With the help of a teenage friend, the boys do end up learning some harsh lessons about life while also attempting to find fun in their situation. There’s an innocence to them that is beautiful and palpable throughout, and you just hope against hope that their brief and painful experiments with pellet guns and broken glass will be enough to dissuade them from any kind of life of violence. This film may be the ultimate example of “making the best of a bad situation.” All the while, the dogs keep barking, and you never know how soon it’ll be before the distance is closed.
* * * * *
Now as previously mentioned, I’m not going to rank these films just yet. I’ll wait until we officially explore the category during the Blitz. However, now that I’ve seen them all, I know which ones I want nominated. While I think there were better documentaries last year that didn’t make the shortlist, my five nominees are (in alphabetical order):
Crime + Punishment
Three Identical Strangers
Won’t You Be My Neighbor?
In addition to my personal picks, I’m going to make a bold prediction and see if I can call the actual nominees before they come out on Tuesday. We have a bit of data thanks to the nominees in the Independent Spirit Awards, as well as the BAFTAs and Production Guilds. From those lists, we can see that RBG, Three Identical Strangers, and Won’t You Be My Neighbor? have the most nominations. There are also two nominations for Free Solo. Assuming the Academy is something of an amalgam of all these different awards bodies, I think we can conclude that these four films will get nods.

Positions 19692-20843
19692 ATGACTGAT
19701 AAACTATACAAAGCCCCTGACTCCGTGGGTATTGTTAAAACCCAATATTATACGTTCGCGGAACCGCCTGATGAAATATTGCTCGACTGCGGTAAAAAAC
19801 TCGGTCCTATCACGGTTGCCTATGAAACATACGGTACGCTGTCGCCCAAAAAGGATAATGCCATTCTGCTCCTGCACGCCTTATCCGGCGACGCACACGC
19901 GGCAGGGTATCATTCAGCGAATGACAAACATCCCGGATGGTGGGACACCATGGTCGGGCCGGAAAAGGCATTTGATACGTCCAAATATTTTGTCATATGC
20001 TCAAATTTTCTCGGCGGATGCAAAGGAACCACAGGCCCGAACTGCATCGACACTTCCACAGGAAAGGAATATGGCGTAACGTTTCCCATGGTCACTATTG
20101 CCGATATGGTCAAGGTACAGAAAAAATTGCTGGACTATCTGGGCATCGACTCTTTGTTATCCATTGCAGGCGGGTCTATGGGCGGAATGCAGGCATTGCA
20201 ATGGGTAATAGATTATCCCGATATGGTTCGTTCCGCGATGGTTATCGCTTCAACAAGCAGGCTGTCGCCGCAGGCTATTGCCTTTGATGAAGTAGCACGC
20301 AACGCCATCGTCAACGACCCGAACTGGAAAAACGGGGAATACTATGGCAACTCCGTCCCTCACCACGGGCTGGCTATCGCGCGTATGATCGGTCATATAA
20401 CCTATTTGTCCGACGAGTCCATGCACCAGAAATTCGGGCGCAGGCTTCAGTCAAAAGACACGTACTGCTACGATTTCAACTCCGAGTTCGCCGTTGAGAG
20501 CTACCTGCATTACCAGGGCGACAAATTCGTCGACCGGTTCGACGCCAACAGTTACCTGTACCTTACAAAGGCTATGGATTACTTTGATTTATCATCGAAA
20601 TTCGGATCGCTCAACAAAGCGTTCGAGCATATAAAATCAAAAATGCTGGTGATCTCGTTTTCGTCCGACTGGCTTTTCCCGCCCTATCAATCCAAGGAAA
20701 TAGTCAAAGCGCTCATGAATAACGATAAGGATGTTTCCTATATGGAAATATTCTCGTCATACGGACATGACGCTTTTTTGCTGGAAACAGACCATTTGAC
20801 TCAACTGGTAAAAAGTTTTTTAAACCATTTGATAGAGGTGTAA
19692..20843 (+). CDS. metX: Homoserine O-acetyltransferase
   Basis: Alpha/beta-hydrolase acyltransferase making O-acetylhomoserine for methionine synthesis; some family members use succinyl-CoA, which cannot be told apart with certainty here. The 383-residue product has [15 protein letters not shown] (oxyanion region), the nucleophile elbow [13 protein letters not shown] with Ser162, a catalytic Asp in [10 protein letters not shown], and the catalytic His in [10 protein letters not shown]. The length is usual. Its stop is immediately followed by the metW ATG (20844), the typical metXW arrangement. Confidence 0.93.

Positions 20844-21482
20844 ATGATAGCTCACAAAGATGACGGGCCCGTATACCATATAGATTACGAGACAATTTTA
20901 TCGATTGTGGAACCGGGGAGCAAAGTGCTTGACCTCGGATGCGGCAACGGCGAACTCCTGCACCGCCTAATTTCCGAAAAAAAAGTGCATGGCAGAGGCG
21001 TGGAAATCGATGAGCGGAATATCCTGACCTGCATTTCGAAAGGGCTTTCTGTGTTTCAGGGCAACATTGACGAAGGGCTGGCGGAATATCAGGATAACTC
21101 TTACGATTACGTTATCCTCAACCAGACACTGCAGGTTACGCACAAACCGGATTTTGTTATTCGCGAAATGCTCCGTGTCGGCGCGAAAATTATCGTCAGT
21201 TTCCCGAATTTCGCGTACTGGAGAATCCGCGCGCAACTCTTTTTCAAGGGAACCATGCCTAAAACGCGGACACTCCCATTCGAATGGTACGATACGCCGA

So what about the fifth spot? I’m torn between two entries. There’s a lot of critical praise for Shirkers, and since it’s on Netflix, it’s immediately more accessible than most of the other entries. Plus, as previously mentioned, there are lazy voters who will see Woman, Minority, and “Film About Film” and take that as enough box checks to give it their support. Among the awards I’ve reported on, it’s only nominated for the Spirit. In fact, all six Spirit nominees made the shortlist, which brings us to the other possibility, Hale County This Morning, This Evening. It’s on the Spirit list, and it won the Gotham Independent Award for Best Documentary, beating out Won’t You Be My Neighbor?, Minding the Gap, and Shirkers itself. Is that win enough to elevate it over a critical darling? I’m not sure. I know from where I sit, it was the worst film of the set for me, but that doesn’t necessarily mean anything. It didn’t stop Last Men in Aleppo from getting nominated last year. It’s also possible that the Academy’s baffling hatred of popular documentaries will win out again, forcing Mr. Rogers to the sidelines and allowing both films in. I’m just not sure. So, in true journalistic fashion, there’s only one thing to do.
I predict that the five Oscar nominees will be:
Three Identical Strangers
Won’t You Be My Neighbor?
Oscar nominations are only five days away. I can’t wait!
Join the conversation in the comments below! Have you had a chance to watch any of these films? Which did you like best? Seriously, who spells it Korbyn? Let me know!